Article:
A first-grader at Wright Elementary School in Des Moines, Tyanna has been coming to the Strength Institute, her father's gym, since she was 2 years old. At the age of 3, she told her father that she wanted to start lifting like him.
Jeff Madsen, a 20-year powerlifting veteran and 2001 national champion discovered that his daughter had an affinity for the sport. He says that she really chose to do it and that he would have never pushed her into it.
Since then, every Saturday, while her 11- and 12-year-old brothers play and watch television, Tyanna goes to the gym with her father. "It's really brought us closer because its something we share," Jeff says. "I also wanted to show her early that just because she's a girl, that doesn't mean she can't do everything boys can." "She thinks it's fun," Tyanna’s mother, Nicole, says of her daughter. "She gets time with her dad. They do their thing, and I don't interfere."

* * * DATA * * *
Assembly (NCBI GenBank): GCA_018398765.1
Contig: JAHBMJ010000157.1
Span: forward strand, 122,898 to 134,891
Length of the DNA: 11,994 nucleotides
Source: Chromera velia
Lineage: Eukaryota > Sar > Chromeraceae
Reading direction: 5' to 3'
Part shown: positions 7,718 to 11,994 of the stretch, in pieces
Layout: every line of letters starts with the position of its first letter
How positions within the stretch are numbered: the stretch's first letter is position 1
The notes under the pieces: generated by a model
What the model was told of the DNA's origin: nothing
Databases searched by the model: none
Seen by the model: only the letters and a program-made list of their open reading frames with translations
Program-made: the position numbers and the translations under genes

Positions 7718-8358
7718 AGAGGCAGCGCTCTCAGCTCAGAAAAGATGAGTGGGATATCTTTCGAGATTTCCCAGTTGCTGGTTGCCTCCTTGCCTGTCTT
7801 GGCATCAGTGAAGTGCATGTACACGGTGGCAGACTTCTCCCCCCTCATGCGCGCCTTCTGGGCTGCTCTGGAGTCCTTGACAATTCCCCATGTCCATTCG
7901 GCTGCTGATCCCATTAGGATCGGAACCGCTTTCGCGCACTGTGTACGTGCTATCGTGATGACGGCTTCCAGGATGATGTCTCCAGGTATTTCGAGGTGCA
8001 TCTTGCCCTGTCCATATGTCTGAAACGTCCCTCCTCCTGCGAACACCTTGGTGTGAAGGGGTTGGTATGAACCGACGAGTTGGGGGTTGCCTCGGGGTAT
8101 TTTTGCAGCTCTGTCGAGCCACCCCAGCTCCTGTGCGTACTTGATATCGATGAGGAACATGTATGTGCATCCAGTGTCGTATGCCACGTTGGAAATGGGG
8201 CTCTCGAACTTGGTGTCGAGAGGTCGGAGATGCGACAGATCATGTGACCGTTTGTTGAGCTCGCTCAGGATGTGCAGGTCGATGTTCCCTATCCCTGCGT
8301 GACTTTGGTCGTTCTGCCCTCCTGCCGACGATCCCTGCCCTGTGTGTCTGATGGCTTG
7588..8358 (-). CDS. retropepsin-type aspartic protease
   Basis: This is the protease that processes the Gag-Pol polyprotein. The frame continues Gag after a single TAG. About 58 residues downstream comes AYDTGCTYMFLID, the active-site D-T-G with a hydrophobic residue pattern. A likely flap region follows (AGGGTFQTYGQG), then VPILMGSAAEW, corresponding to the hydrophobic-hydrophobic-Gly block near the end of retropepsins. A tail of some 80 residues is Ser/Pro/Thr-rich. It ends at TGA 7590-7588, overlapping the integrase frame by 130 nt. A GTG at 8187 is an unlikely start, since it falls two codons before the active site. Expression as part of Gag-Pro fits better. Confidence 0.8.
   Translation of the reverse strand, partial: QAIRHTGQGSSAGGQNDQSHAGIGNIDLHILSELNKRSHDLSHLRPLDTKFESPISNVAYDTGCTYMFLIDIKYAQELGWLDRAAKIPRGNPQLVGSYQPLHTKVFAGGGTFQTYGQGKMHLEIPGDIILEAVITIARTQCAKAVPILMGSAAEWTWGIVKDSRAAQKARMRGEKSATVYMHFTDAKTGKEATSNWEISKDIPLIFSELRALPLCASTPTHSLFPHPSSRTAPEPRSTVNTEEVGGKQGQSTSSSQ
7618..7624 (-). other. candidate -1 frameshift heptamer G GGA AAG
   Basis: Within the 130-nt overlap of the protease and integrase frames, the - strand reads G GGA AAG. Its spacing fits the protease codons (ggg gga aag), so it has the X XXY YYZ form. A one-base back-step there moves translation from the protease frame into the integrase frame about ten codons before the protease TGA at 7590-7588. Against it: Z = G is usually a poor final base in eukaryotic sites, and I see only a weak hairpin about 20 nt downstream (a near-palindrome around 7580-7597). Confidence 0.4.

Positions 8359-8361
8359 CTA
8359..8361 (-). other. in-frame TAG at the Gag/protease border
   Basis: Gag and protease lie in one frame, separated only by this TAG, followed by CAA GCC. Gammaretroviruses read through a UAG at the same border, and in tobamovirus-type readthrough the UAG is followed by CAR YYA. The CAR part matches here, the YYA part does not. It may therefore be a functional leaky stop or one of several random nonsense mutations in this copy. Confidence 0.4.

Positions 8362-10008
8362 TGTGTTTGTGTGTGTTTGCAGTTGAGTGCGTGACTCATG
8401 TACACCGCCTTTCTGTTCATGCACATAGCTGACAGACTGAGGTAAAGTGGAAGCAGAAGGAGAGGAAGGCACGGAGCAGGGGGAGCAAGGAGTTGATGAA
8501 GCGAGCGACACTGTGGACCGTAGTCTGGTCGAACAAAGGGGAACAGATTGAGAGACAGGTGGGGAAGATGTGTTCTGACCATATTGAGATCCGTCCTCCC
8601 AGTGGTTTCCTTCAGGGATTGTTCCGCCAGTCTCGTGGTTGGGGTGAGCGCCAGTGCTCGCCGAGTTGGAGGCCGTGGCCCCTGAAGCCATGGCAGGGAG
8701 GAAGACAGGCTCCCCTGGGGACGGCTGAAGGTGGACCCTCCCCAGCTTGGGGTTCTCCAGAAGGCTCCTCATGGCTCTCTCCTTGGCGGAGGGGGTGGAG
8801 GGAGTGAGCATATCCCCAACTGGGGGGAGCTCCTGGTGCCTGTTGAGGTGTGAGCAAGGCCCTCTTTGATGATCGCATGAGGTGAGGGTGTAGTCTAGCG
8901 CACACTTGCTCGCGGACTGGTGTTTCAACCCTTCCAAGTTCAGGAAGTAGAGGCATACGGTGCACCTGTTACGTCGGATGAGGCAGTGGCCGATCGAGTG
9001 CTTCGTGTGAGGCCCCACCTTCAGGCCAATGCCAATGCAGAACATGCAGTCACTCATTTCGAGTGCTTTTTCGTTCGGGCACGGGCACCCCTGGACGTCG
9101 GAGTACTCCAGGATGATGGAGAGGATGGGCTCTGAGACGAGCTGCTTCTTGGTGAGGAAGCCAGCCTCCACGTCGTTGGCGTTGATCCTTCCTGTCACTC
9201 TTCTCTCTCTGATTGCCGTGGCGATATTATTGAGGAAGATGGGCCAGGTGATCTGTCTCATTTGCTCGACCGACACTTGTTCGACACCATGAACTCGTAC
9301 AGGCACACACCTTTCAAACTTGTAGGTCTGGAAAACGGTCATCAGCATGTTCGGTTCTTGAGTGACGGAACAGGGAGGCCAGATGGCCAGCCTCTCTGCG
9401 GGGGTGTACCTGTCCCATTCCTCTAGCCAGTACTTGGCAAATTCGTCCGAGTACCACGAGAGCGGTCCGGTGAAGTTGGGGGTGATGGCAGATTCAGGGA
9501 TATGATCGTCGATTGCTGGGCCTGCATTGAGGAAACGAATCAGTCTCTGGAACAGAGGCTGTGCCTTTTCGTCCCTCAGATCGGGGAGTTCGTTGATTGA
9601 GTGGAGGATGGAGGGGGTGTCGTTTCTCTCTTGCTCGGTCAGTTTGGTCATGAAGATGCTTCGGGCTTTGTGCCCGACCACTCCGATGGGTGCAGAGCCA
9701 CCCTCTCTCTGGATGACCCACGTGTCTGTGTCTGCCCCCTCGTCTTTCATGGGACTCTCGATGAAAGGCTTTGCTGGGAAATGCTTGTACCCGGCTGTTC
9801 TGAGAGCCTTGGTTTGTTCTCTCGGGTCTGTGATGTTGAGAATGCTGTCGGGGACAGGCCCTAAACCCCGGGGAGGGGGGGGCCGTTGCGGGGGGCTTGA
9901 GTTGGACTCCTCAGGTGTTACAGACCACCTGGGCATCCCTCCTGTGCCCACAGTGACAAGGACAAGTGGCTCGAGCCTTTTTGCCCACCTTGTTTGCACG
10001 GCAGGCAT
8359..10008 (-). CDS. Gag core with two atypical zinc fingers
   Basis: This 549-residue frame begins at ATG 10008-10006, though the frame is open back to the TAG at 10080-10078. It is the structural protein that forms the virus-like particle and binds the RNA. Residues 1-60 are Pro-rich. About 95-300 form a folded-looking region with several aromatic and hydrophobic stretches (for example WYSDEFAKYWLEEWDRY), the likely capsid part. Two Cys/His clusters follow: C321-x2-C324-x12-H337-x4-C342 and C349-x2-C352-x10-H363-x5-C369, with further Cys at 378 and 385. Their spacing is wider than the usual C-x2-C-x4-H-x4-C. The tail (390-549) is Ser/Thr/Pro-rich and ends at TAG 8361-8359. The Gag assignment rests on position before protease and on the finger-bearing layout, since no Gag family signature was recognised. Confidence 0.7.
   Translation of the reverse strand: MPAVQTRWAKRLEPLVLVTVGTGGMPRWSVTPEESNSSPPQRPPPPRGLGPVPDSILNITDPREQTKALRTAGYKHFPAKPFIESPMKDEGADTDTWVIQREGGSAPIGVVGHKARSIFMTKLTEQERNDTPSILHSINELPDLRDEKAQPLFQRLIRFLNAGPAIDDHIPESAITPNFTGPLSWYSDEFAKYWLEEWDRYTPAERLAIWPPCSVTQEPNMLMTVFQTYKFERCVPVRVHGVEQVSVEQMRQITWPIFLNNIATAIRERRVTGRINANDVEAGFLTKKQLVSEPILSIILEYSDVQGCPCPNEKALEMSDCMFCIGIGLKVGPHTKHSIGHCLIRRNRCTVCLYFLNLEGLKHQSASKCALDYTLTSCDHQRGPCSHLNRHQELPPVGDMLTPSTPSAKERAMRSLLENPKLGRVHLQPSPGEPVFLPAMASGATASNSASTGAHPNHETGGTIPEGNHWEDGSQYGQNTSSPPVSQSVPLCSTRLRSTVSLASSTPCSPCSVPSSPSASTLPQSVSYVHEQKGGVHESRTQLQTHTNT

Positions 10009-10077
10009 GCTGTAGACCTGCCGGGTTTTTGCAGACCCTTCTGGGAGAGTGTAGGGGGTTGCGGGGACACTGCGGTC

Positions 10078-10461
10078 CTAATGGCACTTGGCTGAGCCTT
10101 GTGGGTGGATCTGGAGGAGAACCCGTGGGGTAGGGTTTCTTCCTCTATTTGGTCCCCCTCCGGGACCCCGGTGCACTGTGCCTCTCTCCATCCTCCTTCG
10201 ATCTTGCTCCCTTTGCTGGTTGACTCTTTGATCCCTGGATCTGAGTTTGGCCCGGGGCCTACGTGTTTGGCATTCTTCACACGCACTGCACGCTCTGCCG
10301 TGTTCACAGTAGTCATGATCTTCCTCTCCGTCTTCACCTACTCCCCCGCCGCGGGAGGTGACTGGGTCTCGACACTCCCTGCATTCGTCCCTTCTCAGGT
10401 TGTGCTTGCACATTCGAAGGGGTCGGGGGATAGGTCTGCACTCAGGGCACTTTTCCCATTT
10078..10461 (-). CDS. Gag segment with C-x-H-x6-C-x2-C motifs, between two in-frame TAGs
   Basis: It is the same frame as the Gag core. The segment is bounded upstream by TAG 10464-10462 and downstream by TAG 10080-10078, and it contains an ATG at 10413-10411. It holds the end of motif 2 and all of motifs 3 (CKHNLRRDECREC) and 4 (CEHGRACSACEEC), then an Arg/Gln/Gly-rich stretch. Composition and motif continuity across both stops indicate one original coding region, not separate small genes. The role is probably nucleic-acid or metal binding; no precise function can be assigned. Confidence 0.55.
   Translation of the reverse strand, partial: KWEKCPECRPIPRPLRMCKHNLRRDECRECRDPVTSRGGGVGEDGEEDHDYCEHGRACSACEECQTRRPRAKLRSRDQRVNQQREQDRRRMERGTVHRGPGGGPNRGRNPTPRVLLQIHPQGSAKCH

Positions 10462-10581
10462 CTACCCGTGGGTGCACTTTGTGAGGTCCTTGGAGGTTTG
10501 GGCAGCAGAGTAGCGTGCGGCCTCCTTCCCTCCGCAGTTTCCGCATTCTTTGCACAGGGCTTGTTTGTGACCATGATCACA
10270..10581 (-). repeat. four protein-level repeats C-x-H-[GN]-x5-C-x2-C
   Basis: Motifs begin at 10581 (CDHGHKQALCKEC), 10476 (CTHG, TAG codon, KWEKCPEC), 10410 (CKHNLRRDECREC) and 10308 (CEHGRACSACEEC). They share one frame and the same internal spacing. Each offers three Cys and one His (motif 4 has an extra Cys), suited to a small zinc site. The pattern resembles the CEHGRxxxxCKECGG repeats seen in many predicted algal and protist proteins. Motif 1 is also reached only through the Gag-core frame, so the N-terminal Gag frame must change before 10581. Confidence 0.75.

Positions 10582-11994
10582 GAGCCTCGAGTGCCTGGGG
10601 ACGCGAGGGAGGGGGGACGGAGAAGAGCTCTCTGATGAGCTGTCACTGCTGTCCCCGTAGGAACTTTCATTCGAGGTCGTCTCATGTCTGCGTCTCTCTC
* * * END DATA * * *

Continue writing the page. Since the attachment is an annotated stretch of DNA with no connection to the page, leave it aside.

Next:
Knowing that lifting can be injurious if done incorrectly, Jeff Madsen makes sure his daughter stretches properly and that she learns proper techniques. Jeff is confident his daughter is not overdoing it and said that she takes breaks from lifting whenever she wants to. Power lifting among children is discouraged by pediatric and sports medicine groups, who warn that it can cause muscle strain and bone fractures.